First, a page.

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ARL Announces Licensing of On-Demand Hydrogen Production Technology

Dept. of Defense

Army officials announce the exclusive licensing of a new technology designed to harvest hydrogen from an aluminum alloy powder and any fluid that contains water. (Photo credit: U.S. Army - Shutterstock)

Army officials announced the exclusive licensing of a new technology designed to harvest hydrogen from an aluminum alloy powder and any fluid that contains water.

"This is on-demand hydrogen production," said Dr. Anit Giri, a materials scientist at the U.S. Army CCDC Army Research Laboratory (ARL) at Aberdeen Proving Ground, Maryland. "Utilizing hydrogen, you can generate power on demand, which is very important for the soldier."

Army researchers discovered a structurally stable, aluminum-based nanogalvanic alloy powder in 2017, which reacts with water or any water-based liquid to produce on-demand hydrogen for power generation without a catalyst.

The laboratory filed for a patent and posted a Federal Register Notice in June 2018, inviting companies to submit ideas on how best to commercialize the technology. 

"Based on ongoing interest generated by this notice, the Army is selecting the most appropriate partners and collaborators with an intent to build a manufacturing base," said Jason Craley, from the lab's Technology Transfer Office.

Although the 2018 notice had a set timeline for responding, Craley said the door is not closed on considering new licenses and partnerships for purposes not already covered by H2 Power, LLC, the Chicago company that received the first rights. Interested parties may still contact the laboratory, he said.

"The initial notice generated a lot of interest," Giri said. "One company has already been given the exclusive license for a particular use, but several other companies are in negotiations."

According to the agreement, the license grants H2 Power the right to use the patent in automotive and transportation power generation applications related to "2/3/4/6 wheeled vehicles, such as motorcycles, all sizes of cars, minivans, vans, SUVs, pick-up trucks, panel trucks other light and medium trucks up to 26,000 pounds and any size bus."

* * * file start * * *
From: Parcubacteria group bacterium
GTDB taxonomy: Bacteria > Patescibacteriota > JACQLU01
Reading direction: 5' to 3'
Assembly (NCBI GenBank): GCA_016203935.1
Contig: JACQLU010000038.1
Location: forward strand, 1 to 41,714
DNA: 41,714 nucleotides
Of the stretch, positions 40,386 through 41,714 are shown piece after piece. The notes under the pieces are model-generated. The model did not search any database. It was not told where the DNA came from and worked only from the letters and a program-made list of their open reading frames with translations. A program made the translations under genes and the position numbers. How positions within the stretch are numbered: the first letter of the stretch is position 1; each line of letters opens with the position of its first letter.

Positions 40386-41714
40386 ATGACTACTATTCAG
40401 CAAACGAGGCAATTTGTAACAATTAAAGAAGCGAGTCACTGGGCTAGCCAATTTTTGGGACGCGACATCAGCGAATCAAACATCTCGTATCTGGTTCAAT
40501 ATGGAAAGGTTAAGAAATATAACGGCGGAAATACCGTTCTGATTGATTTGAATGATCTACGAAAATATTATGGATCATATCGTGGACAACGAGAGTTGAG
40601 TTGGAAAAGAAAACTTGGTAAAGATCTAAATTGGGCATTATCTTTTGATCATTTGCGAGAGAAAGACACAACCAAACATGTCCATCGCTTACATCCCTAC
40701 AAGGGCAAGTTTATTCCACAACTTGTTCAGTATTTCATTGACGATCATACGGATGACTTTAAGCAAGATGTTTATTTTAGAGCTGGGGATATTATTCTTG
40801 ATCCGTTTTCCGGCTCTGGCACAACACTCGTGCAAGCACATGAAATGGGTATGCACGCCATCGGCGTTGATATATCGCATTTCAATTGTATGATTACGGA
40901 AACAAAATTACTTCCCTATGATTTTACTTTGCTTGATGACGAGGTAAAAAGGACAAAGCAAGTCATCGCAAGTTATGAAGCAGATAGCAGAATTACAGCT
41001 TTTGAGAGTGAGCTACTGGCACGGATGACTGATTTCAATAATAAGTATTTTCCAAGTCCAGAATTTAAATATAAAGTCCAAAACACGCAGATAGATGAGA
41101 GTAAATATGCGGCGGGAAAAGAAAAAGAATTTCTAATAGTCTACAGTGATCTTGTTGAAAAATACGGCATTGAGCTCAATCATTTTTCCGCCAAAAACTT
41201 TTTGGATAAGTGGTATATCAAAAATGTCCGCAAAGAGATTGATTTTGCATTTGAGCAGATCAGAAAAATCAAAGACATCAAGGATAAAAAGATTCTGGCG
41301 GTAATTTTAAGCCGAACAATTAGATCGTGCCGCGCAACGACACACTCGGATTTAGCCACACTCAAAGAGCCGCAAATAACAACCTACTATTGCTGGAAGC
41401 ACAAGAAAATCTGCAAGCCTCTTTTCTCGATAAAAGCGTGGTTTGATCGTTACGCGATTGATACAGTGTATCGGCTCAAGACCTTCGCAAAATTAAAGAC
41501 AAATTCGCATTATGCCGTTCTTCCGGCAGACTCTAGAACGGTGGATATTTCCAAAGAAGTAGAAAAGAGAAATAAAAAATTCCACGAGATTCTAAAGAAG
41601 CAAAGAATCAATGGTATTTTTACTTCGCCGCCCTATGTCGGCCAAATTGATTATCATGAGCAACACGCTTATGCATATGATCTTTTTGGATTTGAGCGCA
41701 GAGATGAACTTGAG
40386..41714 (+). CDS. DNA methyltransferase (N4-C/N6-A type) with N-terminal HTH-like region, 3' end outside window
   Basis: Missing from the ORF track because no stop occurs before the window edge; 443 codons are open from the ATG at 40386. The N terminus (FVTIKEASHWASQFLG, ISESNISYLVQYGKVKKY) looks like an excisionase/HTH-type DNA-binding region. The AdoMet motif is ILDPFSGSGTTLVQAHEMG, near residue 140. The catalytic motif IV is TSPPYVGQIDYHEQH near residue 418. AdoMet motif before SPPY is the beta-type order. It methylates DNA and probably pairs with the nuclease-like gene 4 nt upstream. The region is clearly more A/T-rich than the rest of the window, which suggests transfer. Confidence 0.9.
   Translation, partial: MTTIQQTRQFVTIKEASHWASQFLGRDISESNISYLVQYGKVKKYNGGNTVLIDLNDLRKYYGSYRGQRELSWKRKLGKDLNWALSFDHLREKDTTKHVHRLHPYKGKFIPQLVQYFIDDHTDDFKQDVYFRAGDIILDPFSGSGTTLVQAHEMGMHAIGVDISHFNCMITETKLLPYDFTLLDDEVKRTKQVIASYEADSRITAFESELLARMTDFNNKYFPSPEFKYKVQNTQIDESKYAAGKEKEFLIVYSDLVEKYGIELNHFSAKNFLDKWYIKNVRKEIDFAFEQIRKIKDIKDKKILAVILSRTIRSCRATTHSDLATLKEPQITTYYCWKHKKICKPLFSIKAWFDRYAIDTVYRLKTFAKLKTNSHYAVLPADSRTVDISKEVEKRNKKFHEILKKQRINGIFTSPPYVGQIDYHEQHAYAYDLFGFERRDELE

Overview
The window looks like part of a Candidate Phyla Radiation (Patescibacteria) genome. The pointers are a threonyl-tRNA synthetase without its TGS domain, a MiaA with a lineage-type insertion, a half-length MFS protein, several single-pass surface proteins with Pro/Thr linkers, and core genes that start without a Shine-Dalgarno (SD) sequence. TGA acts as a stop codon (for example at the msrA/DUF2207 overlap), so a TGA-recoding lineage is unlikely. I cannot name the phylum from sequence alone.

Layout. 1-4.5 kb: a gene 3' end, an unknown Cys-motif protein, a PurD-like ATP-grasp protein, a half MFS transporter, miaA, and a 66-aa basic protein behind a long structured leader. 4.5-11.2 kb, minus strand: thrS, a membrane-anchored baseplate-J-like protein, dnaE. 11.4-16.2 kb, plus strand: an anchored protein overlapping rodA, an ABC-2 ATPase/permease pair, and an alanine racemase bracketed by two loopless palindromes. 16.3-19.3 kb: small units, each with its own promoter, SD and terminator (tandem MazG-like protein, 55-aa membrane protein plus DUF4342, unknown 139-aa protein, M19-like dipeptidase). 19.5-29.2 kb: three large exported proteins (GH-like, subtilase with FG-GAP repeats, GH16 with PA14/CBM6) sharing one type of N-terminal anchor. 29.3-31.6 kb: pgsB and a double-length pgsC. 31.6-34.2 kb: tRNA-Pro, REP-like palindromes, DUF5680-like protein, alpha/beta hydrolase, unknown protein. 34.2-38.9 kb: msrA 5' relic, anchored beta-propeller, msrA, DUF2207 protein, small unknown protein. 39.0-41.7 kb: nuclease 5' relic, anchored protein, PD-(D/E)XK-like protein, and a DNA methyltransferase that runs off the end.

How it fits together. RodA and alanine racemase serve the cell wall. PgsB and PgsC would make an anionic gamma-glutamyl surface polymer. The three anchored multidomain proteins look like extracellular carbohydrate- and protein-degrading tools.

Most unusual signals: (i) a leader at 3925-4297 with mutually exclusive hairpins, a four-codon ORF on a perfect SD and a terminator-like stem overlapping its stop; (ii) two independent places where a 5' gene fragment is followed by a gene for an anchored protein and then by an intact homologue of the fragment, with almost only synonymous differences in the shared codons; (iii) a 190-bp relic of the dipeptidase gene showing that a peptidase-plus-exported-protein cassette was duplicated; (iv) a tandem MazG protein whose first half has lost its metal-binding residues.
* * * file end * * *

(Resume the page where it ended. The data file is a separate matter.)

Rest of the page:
H2 Power may also use the patent for power generation applications via "generators and micro-grid equipment that generates 15 kilowatts and above."

"Imagine a squad of future soldiers on a long-range patrol far from base with dead batteries and a desperate need to fire up their radio," said Dr. Kris Darling, a prominent materials scientist at CCDC ARL. "One of the soldiers reaches for a metal tablet and drops it into a container and adds water or some fluid that contains water, such as urine, immediately the tablet dissolves and hydrogen is released into a fuel cell, providing instant power for the radio."

According to Darling, the powder has many advantages, such as:

  • Energy and power source
  • Stable alloy powder
  • Environmentally friendly
  • Scalable hydrogen production
  • Easily transportable
  • Feedstock for additive manufacturing.

"This material is unique," Darling said. "It was discovered just a few years ago, so a manufacturing base doesn't exist. That's why we're going to work directly with the people licensing this technology—so they can build the infrastructure and gain the manufacturing science and engineering to be able to rapidly scale this."

Having the manufacturing base is important, he said, because it opens up the technology for commercial as well as DoD applications.

"It's important because the Army can benefit from this product being produced," Darling said.

Giri said he is already in close contact with H2 Power representatives. "They are very excited about the potential applications. We're looking forward to working with them to make this technology available to the U.S. Army."

To view the original press release, visit https://www.arl.army.mil/www/default.cfm?article=3479.

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